Black Talent Summit aims to boost workplace diversity

Inaugural Black Talent Summit event encourages employers to employ people from a range of ethnic backgrounds to improve representation.

Edinburgh has played host to the first-ever Scottish black talent summit.

It aims to tap into skills shortages in industries like data science and healthcare.

Those behind today’s event say bringing diverse perspectives, cultures and experiences into the workforce will lead to a brighter future for all.

Queenette Nkiri, from Nigeria, went to the event in the hope of finding new opportunities.

She travelled to the UK on a student visa a couple of years ago and has been working in social care.

“I want a job and a career that is more fulfilling and more rewarding for me,” she told STV News.

“I can grow in my skills, harness the skills that I have, and other transferable skills that I have as well.

Student Justin Ehime, also from Nigeria, has similar ambitions.

He said: “The UK has done so much for me, the opportunities it’s given me, what I’m studying at university, it’s so wide, so beneficial, so I love to give back.”

Today’s black talent summit focused on data science and healthcare – but there are hopes to expand it next year.

Organiser Fash Fasoro, who works for social enterprise DataKirk, said: “Its purpose is to showcase talent, to let the Scottish economy be aware that black talent is not difficult to find, not hard to reach, and also to connect with businesses who are struggling to find the right talent to diversify their team.”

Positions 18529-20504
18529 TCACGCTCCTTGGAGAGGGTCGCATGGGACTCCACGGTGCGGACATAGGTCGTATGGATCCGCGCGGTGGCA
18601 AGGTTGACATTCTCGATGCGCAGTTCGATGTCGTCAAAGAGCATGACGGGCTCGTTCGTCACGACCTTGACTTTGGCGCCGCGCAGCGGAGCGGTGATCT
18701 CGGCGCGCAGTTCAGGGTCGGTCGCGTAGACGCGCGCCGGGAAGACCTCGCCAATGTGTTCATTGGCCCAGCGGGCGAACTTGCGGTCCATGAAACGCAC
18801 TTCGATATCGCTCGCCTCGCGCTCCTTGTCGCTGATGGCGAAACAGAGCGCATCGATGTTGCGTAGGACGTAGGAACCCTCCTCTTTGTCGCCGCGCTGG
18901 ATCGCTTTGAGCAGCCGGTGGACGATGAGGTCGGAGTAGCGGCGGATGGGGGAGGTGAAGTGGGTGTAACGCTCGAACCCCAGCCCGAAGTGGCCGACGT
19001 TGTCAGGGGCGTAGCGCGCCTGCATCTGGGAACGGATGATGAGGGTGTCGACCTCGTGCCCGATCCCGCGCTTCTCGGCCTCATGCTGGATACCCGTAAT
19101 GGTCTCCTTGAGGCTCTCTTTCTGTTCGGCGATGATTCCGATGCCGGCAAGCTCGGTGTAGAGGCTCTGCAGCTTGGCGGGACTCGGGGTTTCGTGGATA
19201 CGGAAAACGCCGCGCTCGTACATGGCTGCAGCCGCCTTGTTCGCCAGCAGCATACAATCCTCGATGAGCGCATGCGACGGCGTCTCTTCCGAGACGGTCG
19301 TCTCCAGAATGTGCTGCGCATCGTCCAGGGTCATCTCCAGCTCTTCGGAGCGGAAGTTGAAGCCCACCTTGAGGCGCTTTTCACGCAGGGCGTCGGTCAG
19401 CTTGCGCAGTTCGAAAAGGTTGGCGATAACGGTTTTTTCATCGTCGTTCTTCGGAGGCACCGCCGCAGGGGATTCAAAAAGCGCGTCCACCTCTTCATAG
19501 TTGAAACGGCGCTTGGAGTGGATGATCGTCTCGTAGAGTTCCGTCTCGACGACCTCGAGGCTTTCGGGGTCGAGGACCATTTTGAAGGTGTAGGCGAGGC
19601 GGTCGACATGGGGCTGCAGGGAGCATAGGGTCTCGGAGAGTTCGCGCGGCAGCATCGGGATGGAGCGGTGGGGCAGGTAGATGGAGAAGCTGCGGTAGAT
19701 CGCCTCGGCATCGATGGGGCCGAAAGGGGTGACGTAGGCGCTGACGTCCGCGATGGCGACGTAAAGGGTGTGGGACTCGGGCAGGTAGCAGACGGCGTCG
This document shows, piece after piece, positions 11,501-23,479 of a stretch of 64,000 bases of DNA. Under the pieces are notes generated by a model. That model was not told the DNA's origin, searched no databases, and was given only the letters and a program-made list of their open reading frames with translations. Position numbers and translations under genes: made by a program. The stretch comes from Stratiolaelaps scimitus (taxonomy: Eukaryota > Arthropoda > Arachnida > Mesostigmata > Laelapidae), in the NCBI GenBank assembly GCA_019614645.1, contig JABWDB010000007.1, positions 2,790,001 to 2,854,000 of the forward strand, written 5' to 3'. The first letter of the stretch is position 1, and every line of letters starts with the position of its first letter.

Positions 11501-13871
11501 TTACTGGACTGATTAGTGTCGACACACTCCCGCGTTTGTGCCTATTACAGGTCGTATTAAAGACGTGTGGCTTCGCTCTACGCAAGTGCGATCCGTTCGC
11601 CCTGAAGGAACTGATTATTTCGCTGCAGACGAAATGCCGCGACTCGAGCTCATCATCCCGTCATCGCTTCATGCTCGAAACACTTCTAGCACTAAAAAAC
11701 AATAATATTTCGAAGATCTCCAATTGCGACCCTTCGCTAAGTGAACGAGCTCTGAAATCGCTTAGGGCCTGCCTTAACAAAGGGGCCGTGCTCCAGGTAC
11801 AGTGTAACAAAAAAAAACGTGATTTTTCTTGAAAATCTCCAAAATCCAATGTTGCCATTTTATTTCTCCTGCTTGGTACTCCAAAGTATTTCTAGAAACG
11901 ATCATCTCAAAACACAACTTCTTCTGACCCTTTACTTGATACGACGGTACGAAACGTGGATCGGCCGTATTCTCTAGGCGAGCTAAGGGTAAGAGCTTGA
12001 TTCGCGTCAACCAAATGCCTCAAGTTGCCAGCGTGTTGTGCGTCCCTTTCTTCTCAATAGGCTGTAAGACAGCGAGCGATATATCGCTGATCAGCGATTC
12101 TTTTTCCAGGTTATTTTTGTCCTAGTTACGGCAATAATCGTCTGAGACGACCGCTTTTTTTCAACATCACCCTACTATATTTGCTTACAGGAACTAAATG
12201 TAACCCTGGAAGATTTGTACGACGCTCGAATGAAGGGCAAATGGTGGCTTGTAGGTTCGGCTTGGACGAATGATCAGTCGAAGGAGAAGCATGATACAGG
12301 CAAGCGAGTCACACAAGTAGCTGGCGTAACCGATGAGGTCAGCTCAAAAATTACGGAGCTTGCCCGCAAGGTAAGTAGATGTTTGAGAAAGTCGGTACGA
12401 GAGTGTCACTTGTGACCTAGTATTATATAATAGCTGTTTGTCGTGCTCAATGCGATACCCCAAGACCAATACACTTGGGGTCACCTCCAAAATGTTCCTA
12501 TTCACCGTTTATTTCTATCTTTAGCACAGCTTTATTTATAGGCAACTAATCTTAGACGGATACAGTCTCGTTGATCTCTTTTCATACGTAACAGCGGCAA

Odunayo Ogunsanwo also works for DataKirk, which arranges training in data and tech skills.

He said: “We try to negotiate conversations between employers and organisations and the government of Scotland to see how we do not have career flight from within the country outside.”

The event was attended by equalities minister Christina McKelvie MSP.

She said: “The main concern I hear from minority ethic communities is, ‘I don’t see myself there’. To be in this room today to see such diversity, how do we make sure that [this] is not the exception but the norm?”

Ms McKelvie said the Scottish Government was working on a number of projects, including a Fair Work toolkit, to improve representation in the workplace.

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